BY MAXINE DOVERE
Achinoam Nini (“Noa”), one of Israel’s most accomplished cultural icons, will present an Evening of Song on Feb. 11 at the Free Synagogue of Flushing.
The announcement has generated hate mail and threats against the producer, the synagogue and the artist.
Moishe Rosenfeld, the president of Golden Land Concerts & Connections, for decades the go-to source for Jewish and Israeli entertainment, said, “This hateful campaign needs to be exposed for what it is: opposition to Noa’s support for a two-state solution, a position shared by most Israelis. Noa is a patriot, outspoken about her desire for a peaceful, secure future for her beloved Israel. Alan Brava’s courage in standing up for Israeli art and against intimidation is extraordinary.”
Alan Brava is executive director of the Free Synagogue of Flushing. He has produced synagogue and community concerts for decades, including four featuring Noa. Emails condemning the concert and disparaging Noa have flown to his desk since its announcement.
“Every email included the term ‘anti-Israel,’” said Brava, “and warned against having her perform.”
Achinoam Nini is a Sabra (native Israeli) of Yemenite Jewish background. Born in Tel Aviv, Noa grew up in New York in a “very Israeli home.” She attended SAR—Salanter Akiba Riverdale Academy—a modern Orthodox Day school, returning to Israel at 16. After military service, she studied at Israel’s Rimon School of Jazz and Contemporary Music, where she met songwriting partner and musical collaborator Gil Dor. Nini is married to Dr. Asher Barak and is the mother of three.
Noa represents Israel around the world. She has performed at the White House, in the Vatican and in Davos; and has written and produced hundreds of songs and recorded the theme song for the Oscar-winning film Life Is Beautiful. She has sung with Sting, Stevie Wonder Andrea Bocelli and dozens of international artists. On Nov. 4, 1995, Noa was on stage with P. M. Yitzhak Rabin moments before the fatal shooting.
Noa believes, “Israeli artists who perform abroad invariably carry a message of peace, culture and art. There are so many people in our country who believe in peace…and on the other side of the border, too. Every human being who wants to live in peace must work for it.
You can’t expect people to do the work for you….I’m a singer, so I sing for peace. As for artists boycotting Israel, I am absolutely against that. [Israel] is a pluralistic place, a diverse place. Turning your back on Israel and not playing here plays directly into the hands of the extremists. Not coming here is making the situation much, much worse.”
Rosenfeld calls Noa “one of Israel’s most illustrious singers, an iconic part of Israeli culture.…Noa’s music sheds light on Israeli culture, diversity, beauty and depth,” noting that she received the blessing of Shimon Peres.
“Saying she is not patriotic or pro- Israel is libelous.…There has to be a loud counter voice that tells the truth! When false things are said, they can gain momentum: Everyone not in favor of kicking out Arabs or destroying Israeli democracy is considered an enemy. There’s a small right-wing coalition representing special interests.”
Rosenfeld said that threats of demonstrations and disruptions have caused concerts to be canceled. In 2017, Adat Shalom Synagogue in Farmington Hills, a suburb of Detroit, canceled a concert by Noa, claiming it was a safety precaution.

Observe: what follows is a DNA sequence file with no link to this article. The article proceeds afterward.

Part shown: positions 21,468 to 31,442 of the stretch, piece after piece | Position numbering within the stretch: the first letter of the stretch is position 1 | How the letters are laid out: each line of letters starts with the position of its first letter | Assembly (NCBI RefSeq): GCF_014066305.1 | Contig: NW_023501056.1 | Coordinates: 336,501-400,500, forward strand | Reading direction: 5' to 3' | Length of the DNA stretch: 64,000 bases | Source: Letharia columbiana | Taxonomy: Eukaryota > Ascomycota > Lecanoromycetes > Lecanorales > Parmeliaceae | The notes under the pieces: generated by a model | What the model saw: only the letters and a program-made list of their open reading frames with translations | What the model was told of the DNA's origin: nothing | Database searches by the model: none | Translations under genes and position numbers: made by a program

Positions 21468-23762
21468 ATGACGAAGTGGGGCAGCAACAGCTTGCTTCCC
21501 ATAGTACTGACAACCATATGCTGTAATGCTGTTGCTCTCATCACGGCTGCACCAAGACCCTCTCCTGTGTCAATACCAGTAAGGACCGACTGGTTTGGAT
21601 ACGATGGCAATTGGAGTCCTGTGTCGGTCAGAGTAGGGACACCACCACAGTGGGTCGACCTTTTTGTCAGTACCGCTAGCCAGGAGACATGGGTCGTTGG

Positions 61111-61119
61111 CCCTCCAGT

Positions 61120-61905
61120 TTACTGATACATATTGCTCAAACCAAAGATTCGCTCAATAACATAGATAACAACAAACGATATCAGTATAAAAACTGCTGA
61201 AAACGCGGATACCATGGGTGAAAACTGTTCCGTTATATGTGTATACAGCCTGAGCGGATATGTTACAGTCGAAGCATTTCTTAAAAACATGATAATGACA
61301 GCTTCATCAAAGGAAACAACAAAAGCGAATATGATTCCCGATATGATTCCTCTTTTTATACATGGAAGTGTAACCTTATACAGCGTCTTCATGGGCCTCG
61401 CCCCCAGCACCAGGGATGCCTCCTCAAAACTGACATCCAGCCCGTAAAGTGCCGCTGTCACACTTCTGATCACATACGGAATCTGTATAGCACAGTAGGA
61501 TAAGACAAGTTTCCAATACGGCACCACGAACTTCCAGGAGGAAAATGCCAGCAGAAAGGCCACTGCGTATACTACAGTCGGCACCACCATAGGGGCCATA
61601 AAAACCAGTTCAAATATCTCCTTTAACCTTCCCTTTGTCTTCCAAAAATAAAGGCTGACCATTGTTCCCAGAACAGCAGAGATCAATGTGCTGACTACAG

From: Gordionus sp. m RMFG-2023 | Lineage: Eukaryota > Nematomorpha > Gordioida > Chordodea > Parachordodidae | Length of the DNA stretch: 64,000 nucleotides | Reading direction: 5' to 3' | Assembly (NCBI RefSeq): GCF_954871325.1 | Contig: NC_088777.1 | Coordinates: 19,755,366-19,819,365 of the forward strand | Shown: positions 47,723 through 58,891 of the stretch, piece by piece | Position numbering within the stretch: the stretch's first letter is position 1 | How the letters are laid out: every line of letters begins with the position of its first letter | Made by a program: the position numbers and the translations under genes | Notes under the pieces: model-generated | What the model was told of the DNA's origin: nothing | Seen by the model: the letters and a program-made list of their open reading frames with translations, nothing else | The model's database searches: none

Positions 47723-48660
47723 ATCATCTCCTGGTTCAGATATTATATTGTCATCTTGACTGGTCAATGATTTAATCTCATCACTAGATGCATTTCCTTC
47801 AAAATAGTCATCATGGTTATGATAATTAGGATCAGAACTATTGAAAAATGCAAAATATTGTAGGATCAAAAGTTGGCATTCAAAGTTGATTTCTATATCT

“Our security advisers have concluded that based on these threats, there was a high potential for disruption to the concert.”
Another community did not cancel.When local support was withdrawn from a Vancouver concert, the Jewish National Fund and the Israeli Embassy in Ottawa replaced the original sponsors.
Writing in The Times of Israel, Noa stated, “I never mix politics and music. This act of silencing is part of a larger, sinister current in modern culture.… This is a crucial moment. By caving to a handful of bullies, Adat Shalom provided the aggressors with a great victory, empowering them and paving the way for the next round of threats, lies, intimidation and violence.”
“The community has to stand up to bulliers and this BDS-style campaign against Noa,” said Rosenfeld. “How would the great leaders of Israel feel about allowing bullies to silence voices ? This concert is a great event that should be celebrated by the whole community. Alan Brava is a patriot—a patriotic American, a patriotic Jew. It’s easier to cancel than to be principled like Alan Brava.”
Brava is a cantor who “adores Noa’s musicality.” He produced four “Noa” concerts in the Boston area.
“She has bloomed—become a world music personality,” Brava said. “When she arrives in Italy or Asia, it’s like the arrival of the Beatles!
Noa is a messenger of peace. She represents the best Israel has to offer, understanding what it means to try to compromise. When the story of Israeli culture is written, Noa will play a role for the work she has done for Israel. She is coming to celebrate Judaism and Israel, and looks forward to being part of a united community, the family of the Jewish people.
“Her career takes her to every continent. She could move anywhere,” Brava continued. “Who else other than lovers of Israel, lovers of peace, messengers of peace…would send their child to protect a land so holy?” [Her son, Ayehli, soon begins his service with Tzahal—the Israel Defense Forces.]
“I stand determined, resolved to let nothing disrupt the concert or silence the message and work to which Noa has dedicated her life,” Brava said. “People need to understand that supporting Noa and going to the concert is an act of coming together as a community.”